How to remove hair from baby walker wheels

How to remove hair from baby walker wheels?

Hair is the arch-enemy of baby walker wheels. Most baby walker wheels are closed off by a pressed metal cap that’s not designed to come off no matter how much you try to pry it open. Apply too much force, and the cap may crack, or the entire plastic body of the wheel may break, and that’s not something you want to happen, especially if your baby really loves his or her baby walker.

So, what can you do considering that even the best baby walkers on the market suffer from sticky wheels due to hair being stuck inside of them? You’ll find the answer to this and other similar questions in this article.

Methods for removing hair from baby walker wheels

Before you attempt to remove hair from baby walker wheels using any method described in this article, we recommend that you turn your baby walker upside down and place it on a desk or on the floor. That way, it’s going to be much easier to work on the wheels, and you won’t have to lie on the floor as you attempt to remove hair from inside the small wheels.

  • Butter knife and tweezers

    Everyone can find a butter knife and some tweezers at home. In many cases, these two handy instruments are ideal for the advanced surgery procedure known as baby walker wheel removal, which all parents should familiarize themselves with at some point or another. Stick the butter knife in the crevice of the caster on both sides and wiggle it around to loosen the stuck hair. Then, using the tweezers, remove individual strands of hair. Try picking as many strands as possible at the same time. This will prevent the hair from breaking, allowing you to pull out more of it at the same time.

  • Duct tape

    Hair sticks to heavy-duty duct tape like metal to a magnet. You might be surprised to find out just how much hair you can get out from a stuck baby walker wheel just by wrapping a piece of duct tape around the wheel and plucking it off. To help the hair come out, grab an Exacto knife or a razor blade and make a few cuts to inside the wheel housing to cut the stuck hair in half.

  • Lighter

    Yes, we know that baby walker wheels are made from plastic, but the material of the wheels is quite thick and fairly resistant to hear—something that can’t be said about human or animal hair. If you can stomach the horrendous smell, you could briefly hold the flame inside the wheel to burn the hairs until it becomes easy to remove them. Of course, we recommend you to try this method outside of the house.

  • Post-hair-removal recovery

    If you are not satisfied after trying the mentioned solutions because the wheel still doesn’t rotate as smoothly or freely as you would like it to rotate, we recommend you spray some WD-40 inside for lubrication. While WD-40 isn’t actually a lubricant as such, the long-term active ingredient is a non-volatile viscous oil which remains on the surface to which it is applied, giving lubrication and protection from moisture. Besides, who doesn’t have a can of WD-40 at home?

Additional baby walker maintenance tips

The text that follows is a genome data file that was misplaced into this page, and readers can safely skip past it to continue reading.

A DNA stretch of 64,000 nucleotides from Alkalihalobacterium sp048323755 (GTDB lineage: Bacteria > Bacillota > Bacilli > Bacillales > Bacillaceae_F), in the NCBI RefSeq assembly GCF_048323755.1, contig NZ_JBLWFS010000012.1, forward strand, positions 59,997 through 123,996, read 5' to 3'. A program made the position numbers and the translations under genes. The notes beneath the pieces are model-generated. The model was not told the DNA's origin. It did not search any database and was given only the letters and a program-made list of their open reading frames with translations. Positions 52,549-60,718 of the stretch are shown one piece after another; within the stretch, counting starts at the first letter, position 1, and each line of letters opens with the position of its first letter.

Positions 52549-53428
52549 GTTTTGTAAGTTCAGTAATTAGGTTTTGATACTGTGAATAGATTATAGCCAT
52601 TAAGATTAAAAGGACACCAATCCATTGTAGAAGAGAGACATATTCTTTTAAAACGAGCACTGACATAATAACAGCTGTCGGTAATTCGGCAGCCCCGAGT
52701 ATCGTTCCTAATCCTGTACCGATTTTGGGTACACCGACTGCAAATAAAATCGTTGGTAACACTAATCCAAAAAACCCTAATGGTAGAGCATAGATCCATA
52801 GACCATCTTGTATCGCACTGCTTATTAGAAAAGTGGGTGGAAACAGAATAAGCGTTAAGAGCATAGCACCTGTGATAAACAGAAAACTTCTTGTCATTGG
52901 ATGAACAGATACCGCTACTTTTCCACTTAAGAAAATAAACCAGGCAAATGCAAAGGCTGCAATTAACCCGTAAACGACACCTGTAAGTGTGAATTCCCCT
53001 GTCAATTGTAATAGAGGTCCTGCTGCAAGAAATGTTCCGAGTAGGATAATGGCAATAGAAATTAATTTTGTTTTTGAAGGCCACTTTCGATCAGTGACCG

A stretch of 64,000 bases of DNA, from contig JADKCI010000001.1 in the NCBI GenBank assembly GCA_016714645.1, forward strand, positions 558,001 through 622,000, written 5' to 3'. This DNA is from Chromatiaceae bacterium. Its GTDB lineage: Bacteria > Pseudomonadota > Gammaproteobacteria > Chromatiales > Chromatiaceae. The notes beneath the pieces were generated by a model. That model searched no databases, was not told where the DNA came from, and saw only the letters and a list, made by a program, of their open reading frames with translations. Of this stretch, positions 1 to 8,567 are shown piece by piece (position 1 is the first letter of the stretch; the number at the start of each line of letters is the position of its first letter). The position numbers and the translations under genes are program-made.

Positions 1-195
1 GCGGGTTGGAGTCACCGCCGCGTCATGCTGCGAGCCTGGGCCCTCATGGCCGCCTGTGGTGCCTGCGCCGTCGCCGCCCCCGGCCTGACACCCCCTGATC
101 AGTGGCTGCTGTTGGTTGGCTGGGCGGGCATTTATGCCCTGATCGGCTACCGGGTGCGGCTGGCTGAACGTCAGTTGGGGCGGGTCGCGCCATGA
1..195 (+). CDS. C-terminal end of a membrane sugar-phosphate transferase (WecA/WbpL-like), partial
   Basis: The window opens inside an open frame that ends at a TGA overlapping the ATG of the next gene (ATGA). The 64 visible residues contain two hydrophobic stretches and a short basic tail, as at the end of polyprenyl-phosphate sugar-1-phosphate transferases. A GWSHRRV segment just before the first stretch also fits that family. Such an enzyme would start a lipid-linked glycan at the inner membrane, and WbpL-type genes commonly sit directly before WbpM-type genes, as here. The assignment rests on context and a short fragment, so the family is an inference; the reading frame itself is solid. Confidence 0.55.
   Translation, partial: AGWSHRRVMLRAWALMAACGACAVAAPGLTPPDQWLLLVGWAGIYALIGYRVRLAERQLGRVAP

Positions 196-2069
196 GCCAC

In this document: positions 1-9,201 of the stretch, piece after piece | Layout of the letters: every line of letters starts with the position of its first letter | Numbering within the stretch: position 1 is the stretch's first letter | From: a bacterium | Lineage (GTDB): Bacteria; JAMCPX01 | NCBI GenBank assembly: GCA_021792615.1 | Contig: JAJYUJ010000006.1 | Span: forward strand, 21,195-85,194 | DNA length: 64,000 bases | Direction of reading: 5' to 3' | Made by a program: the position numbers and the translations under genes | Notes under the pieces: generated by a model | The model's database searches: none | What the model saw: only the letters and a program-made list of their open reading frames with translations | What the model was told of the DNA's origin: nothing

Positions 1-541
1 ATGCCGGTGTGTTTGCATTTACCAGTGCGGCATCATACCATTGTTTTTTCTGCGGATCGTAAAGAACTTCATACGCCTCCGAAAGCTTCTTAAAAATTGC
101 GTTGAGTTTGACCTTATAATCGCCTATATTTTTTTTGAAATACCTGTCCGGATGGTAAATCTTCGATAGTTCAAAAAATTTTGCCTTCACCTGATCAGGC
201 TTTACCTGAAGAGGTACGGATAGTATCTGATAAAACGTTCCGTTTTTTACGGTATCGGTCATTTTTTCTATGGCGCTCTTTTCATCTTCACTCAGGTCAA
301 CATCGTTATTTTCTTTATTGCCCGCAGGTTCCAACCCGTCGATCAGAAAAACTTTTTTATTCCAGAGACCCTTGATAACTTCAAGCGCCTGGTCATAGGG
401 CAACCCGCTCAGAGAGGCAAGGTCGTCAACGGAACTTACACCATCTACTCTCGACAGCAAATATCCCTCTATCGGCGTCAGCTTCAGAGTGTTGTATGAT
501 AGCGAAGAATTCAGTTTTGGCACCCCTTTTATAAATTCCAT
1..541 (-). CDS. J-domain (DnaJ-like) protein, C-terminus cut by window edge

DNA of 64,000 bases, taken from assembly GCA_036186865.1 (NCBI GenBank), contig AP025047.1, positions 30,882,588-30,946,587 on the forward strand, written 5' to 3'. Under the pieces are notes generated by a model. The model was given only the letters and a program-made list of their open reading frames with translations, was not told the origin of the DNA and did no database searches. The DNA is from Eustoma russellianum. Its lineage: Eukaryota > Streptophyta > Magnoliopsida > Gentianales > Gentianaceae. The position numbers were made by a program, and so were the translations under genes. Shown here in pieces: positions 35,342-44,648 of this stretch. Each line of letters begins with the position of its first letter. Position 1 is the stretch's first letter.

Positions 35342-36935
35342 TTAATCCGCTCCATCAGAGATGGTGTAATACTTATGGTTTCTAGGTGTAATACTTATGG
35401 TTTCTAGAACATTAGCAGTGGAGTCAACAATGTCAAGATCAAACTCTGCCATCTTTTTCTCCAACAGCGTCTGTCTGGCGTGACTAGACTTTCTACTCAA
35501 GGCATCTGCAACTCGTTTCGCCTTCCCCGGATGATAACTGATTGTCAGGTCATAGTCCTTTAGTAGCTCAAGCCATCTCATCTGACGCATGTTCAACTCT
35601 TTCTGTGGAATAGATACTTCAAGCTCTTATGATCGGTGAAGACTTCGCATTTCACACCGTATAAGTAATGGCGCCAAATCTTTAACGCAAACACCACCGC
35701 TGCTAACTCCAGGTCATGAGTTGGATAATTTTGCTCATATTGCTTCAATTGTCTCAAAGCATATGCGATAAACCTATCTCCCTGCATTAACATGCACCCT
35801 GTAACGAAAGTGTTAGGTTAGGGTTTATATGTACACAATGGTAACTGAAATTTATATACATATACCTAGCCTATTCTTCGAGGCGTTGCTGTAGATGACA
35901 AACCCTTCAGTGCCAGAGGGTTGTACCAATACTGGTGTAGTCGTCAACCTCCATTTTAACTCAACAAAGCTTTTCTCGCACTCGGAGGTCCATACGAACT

To prolong the life of baby walker, keep it clean and do not leave it in direct sunlight for extended periods of time because sunlight accelerates the deterioration of plastic materials. Regularly clean fabric covers and trims using warm water with a household soap or a mild detergent and allow them to fully dry before using them again or storing them in a box or closet.

Never dry clean your baby walker or use bleach or any other toxic cleaning product. If your baby walker doubles as a feeding tray, consider using an organic, non-toxic cleaning product that doesn’t leave any long-lasting odor behind and doesn’t cause any allergies.

These days, most baby walker seats can be tossed inside the washing machine, but you should still use a lower tumble or spin dry setting as well as a lower temperature to avoid causing any damage. Consult your owner’s manual to see which settings the manufacturer recommends.

In some climates, the seat may be affected by mold and mildew. To help prevent this occurring, refrain from folding or storing the seat if it is damp or wet and always store the seat in a well-ventilated area. If no such area is available to you and you don’t have access to a drier, consider using a regular hair drier for some extra drying boost.

From time to time, check parts for tightness of screws, nuts, and other fasteners. It’s not uncommon for fasteners to come loose with use, especially if your baby is an energetic bouncer. Loose fasteners are a huge safety hazard, so always tighten any loose fastener right away.

Pay special attention when inserting batteries into the activity tray, observing the plus and minus marks on the batteries and the baby walker. Never mix new batteries with old ones, and always use the same type of batteries. If the battery tray has a plastic door that can be secured using a small screw, make sure to take advantage of this important safety feature to prevent your baby from removing the batteries and playing with them.

Always remove dead batteries and all batteries if you are not going to use the baby walker for long periods as batteries may leak and cause damage. Never attempt to recharge ordinary batteries. While it’s theoretically and practically possible to recharge non-rechargeable batteries, doing so is a huge fire hazard. Rechargeable batteries are not all that much more expensive compared to non-rechargeable batteries, and you’ll be glad that you’ve bought them when you look back after a few years and remember all the electronic toys they powered.

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